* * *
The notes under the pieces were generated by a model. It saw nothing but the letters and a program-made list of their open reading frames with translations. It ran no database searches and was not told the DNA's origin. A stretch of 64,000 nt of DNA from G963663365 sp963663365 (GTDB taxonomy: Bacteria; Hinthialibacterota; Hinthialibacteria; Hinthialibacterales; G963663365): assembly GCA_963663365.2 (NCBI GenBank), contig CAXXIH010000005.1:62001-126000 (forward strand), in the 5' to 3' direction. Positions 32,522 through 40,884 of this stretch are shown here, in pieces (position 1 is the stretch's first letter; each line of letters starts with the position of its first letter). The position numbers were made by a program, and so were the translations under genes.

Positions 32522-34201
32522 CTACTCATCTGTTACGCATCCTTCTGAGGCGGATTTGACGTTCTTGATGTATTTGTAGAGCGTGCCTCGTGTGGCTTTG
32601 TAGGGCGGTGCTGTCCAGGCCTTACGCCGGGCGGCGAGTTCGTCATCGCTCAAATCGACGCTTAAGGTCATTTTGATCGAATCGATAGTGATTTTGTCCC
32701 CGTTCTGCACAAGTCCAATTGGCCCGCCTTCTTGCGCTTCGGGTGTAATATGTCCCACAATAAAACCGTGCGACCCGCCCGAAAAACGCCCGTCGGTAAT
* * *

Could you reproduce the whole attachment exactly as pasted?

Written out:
The notes under the pieces were generated by a model. It saw nothing but the letters and a program-made list of their open reading frames with translations. It ran no database searches and was not told the DNA's origin. A stretch of 64,000 nt of DNA from G963663365 sp963663365 (GTDB taxonomy: Bacteria; Hinthialibacterota; Hinthialibacteria; Hinthialibacterales; G963663365): assembly GCA_963663365.2 (NCBI GenBank), contig CAXXIH010000005.1:62001-126000 (forward strand), in the 5' to 3' direction. Positions 32,522 through 40,884 of this stretch are shown here, in pieces (position 1 is the stretch's first letter; each line of letters starts with the position of its first letter). The position numbers were made by a program, and so were the translations under genes.

Positions 32522-34201
32522 CTACTCATCTGTTACGCATCCTTCTGAGGCGGATTTGACGTTCTTGATGTATTTGTAGAGCGTGCCTCGTGTGGCTTTG
32601 TAGGGCGGTGCTGTCCAGGCCTTACGCCGGGCGGCGAGTTCGTCATCGCTCAAATCGACGCTTAAGGTCATTTTGATCGAATCGATAGTGATTTTGTCCC
32701 CGTTCTGCACAAGTCCAATTGGCCCGCCTTCTTGCGCTTCGGGTGTAATATGTCCCACAATAAAACCGTGCGACCCGCCCGAAAAACGCCCGTCGGTAAT